The NBS “National Construction Contracts and Law Survey 2012” has reported that a whopping 40% of construction projects start without a proper contract being in place.
Since contracts do not need to be in any particular form, many of these projects probably start under a letter of intent.
Letters of intent are letters from the employer (or his representative) sent to the contractor before a full contract has been signed. The letter typically asks the contractor to start work on the project immediately in order to meet the project’s planned timescales, and state the employer’s intention to enter into the full contract later – giving them their name.
Property Aspects Magazine spoke recently to Sarah Fox, a construction lawyer-turned-creative legal trainer. Sarah is also a director of Enjoy Legal Learning.
Her FREE 10 point guide for developers and construction companies is available via email (see below).
Sarah commented: “Letters of intent are like UFOs – most people in the construction industry can identify them easily enough, but nobody really understands them. Not just the lawyers, I mean other construction professionals too.”
She continued: “Letters of intent are short, often no more than 4 pages long, and as a result are ripe for misunderstanding and confusion. In practice, they create two main problems for construction companies. One is, if you don’t know whether your letter of intent is a contract, how can you tell what your duties and obligations are? What does the employer actually have to pay? When is the contractor’s work finished? Even worse, if there is no contract, then the employer cannot recover LADs, there is no defects period and the contractor cannot claim for disruption.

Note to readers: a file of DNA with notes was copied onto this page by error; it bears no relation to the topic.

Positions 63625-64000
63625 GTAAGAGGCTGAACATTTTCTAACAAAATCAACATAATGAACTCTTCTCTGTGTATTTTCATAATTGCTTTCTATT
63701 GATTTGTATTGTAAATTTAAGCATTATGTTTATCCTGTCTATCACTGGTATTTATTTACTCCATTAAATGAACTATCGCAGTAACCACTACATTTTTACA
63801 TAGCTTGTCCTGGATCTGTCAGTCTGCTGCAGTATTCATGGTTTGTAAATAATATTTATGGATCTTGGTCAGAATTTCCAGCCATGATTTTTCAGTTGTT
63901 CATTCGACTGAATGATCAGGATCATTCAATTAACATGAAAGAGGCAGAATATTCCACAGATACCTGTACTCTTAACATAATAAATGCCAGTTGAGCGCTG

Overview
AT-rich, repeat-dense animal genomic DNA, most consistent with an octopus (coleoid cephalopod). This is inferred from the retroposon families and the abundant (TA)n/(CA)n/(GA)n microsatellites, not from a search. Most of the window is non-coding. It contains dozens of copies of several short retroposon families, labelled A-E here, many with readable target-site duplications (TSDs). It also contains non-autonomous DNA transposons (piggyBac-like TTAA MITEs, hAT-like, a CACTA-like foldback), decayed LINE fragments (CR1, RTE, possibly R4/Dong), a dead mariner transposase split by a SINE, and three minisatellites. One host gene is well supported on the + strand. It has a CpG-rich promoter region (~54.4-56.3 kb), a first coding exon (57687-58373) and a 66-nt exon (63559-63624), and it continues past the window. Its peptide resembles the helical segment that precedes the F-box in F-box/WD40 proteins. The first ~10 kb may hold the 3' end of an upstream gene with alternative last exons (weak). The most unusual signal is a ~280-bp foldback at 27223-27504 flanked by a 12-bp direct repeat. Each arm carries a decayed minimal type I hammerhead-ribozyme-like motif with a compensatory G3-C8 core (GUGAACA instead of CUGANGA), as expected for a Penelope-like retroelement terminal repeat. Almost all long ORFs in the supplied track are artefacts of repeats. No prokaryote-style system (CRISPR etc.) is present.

The second problem is, because they are brief, many letters of intent don’t contain enough terms and conditions to cover what necessary to carry out complex construction works. So they might be added to by what are known as implied terms, from cases and also by laws, such as the Scheme for Construction Contracts (as recently amended). If you don’t know what your letter of intent actually requires of you, how can you carry out your role properly?”
“At best, letters of intent result in confusion and, at worst, breach of express and implied terms.”
Sarah concluded: “Letters of intent are often described as a necessary evil. In an ideal world, letters of intent shouldn’t be used at all, unless you want to keep your lawyers busy! If speed is critical, it’s better to relax your timescales than have to rely on a letter of intent. But when you do use them, for everyone’s benefit make sure you get the full contract signed as soon as possible.”
FREE 10 point guide to Making Letters of Intent work for you
Sarah has been Highly Commended in the SCL Hudson Prize competition in 2011 for papers on construction law. She has prepared a handy 10 point guide to help make letters of intent work for you. Please email your request to Sarah via: firstname.lastname@example.org